I haven’t been that poor ever again in my life. I have never again had to sleep on dirt floors, or wait for rain to shower, or use an outhouse as a regular bathroom. I have never again had to fight off tarantulas and roaches from my bed, or fall asleep to the pounding rain on the tin roof since I left there. But those experiences, and the temporary lack of expectation that my life would ever be any different is a part of who I am today, with all my privilege and comfort.
We enter these places and greet these people with a sense of pity and an exaggerated sense of compassion and empathy for what we think they lack. We photograph them while in complete awe of their survival skills and ability to smile despite having what we see as so little and we praise ourselves for our ability to endure it all, if only for a few days, a week, or a month, failing to understand that it is us who lack the level of depth and strength that so many of them have.
There is no denying that many of these towns could benefit from our help and attention, whether it be in schools, clean water supplies, healthcare and more, but it’s arrogant to assume that by simply slumming it for a bit we are suddenly able to understand what that life is like, or even worse, that we were one of them. As a travel blogger I am constantly checking myself, my prejudice, my foreign perspective, and my privilege. I believe in telling a story, understanding that it isn’t always mine and respecting the honor I have been given to pass it on to others for understanding. As travelers, as writers, as photographers, we can al play a significant role in education and awareness. One trip may not always change the political or socio-economic struggles of a country, but it can change someone’s mind, invite discussion, and encourage more than just a vacation.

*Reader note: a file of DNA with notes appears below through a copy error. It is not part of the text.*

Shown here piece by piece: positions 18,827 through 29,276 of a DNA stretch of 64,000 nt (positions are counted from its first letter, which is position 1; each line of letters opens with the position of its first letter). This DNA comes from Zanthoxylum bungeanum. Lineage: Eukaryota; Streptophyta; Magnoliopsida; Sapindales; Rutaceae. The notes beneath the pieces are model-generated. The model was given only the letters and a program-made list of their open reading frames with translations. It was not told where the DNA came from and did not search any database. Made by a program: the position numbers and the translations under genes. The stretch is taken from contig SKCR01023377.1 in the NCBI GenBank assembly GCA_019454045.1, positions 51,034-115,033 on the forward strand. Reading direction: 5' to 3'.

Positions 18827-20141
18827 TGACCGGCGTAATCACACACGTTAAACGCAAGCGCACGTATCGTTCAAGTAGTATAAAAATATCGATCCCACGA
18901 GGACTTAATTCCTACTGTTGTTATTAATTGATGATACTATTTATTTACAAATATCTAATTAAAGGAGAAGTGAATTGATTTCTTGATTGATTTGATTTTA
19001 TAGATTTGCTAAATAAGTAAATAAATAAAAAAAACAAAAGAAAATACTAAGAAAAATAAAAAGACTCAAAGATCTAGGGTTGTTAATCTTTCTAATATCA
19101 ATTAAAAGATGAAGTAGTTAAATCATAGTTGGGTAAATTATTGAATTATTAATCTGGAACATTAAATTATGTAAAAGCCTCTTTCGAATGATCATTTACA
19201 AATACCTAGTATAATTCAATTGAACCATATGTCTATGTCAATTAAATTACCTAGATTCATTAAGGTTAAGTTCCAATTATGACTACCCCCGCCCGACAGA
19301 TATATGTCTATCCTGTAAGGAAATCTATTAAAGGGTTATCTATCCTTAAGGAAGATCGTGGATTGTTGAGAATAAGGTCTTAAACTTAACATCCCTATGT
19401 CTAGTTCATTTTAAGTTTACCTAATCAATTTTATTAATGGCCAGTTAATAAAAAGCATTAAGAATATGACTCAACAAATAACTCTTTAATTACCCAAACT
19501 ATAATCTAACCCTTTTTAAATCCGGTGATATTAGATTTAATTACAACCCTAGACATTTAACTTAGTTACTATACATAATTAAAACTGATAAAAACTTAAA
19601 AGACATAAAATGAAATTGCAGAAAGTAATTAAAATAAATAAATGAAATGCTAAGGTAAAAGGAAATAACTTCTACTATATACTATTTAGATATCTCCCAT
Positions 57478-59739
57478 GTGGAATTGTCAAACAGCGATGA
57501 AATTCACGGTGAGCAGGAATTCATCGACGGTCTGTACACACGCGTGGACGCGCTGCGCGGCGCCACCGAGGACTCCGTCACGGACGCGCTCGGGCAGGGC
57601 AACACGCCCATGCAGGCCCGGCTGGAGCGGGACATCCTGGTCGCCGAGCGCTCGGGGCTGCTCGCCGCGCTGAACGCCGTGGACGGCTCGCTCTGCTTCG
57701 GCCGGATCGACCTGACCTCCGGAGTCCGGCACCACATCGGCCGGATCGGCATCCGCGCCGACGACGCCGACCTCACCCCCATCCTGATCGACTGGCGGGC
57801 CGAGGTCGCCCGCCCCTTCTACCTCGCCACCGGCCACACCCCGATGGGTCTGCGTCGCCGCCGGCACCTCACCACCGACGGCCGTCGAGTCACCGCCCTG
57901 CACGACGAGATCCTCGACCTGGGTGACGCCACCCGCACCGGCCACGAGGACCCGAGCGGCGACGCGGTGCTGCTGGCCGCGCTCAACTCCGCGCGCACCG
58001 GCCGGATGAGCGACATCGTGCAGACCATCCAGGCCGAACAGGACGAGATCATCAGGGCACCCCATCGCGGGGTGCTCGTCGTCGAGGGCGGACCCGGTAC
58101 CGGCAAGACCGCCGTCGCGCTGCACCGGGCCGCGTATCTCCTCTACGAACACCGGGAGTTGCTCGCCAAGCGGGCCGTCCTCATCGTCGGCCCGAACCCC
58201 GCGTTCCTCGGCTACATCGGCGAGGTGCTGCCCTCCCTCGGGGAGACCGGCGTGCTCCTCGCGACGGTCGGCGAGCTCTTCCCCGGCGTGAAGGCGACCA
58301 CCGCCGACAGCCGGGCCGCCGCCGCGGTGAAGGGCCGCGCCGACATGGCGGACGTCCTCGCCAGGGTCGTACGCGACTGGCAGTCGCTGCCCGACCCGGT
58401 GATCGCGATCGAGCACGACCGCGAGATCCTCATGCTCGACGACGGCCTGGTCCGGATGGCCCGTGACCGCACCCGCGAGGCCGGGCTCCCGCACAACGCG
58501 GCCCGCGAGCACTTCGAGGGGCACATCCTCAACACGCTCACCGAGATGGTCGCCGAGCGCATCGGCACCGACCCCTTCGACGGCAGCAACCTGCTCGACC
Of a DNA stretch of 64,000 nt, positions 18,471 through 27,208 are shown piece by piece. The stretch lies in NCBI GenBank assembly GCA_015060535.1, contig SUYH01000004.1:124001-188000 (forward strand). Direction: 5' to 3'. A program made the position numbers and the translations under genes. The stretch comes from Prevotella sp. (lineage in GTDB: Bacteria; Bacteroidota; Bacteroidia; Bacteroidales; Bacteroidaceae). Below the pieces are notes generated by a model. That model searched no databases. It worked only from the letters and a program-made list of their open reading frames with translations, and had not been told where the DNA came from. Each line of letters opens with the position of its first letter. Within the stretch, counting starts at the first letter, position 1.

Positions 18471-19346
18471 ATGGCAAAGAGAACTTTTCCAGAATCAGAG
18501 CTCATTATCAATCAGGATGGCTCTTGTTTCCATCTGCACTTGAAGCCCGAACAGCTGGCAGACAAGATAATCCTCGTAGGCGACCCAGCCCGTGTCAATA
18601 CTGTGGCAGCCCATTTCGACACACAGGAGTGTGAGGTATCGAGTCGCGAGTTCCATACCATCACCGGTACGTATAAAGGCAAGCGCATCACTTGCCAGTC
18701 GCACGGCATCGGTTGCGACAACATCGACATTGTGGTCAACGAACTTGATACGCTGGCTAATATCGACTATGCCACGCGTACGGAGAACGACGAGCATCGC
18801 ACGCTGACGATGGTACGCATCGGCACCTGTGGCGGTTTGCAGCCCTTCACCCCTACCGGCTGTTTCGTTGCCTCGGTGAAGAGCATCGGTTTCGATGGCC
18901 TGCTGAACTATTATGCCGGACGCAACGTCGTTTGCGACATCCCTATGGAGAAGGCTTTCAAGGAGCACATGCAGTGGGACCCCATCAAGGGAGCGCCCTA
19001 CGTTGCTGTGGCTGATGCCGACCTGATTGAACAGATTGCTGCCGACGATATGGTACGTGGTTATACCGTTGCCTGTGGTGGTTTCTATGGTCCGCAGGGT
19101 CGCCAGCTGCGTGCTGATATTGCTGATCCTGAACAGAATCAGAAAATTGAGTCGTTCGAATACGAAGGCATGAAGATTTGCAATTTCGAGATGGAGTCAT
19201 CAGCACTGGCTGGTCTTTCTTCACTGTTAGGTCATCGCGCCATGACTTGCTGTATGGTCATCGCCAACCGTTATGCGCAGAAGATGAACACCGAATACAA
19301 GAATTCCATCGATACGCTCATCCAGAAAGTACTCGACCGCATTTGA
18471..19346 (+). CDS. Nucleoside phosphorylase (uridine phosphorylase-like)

I am not sure what changed in this family after their little excursion to the slums, I am hopeful something did and I am sure they have a lot to think about, but they also always had their privilege at their disposal and this ability to come and go as they pleased served as a barrier which kept them disconnected from the greatest motivational sources that help these communities strive and function. They never once felt the threat of hopelessness or hunger, and though they might have endured some hardships, they did so by choice. None of the people who lived among them will profit from a book or movie, or whatever may follow from The Hewitt’s experience. Will they raise money to improve the neighborhood they lived in for a month? Will they take part in some form of activism to help improve transportation to and from the jobs these people so heavily rely on? Will they pay their housekeeper more money? It’s hard to say.
Ms. Hewitt had this to say about her experience:
“There is a real sense of community, where people rely on each other and take care of each other. That is something that we don’t have enough of back home.”
And though she may have been able to superficially process this realization, she will never be able to understand or even truly explain why…which in the end is everything.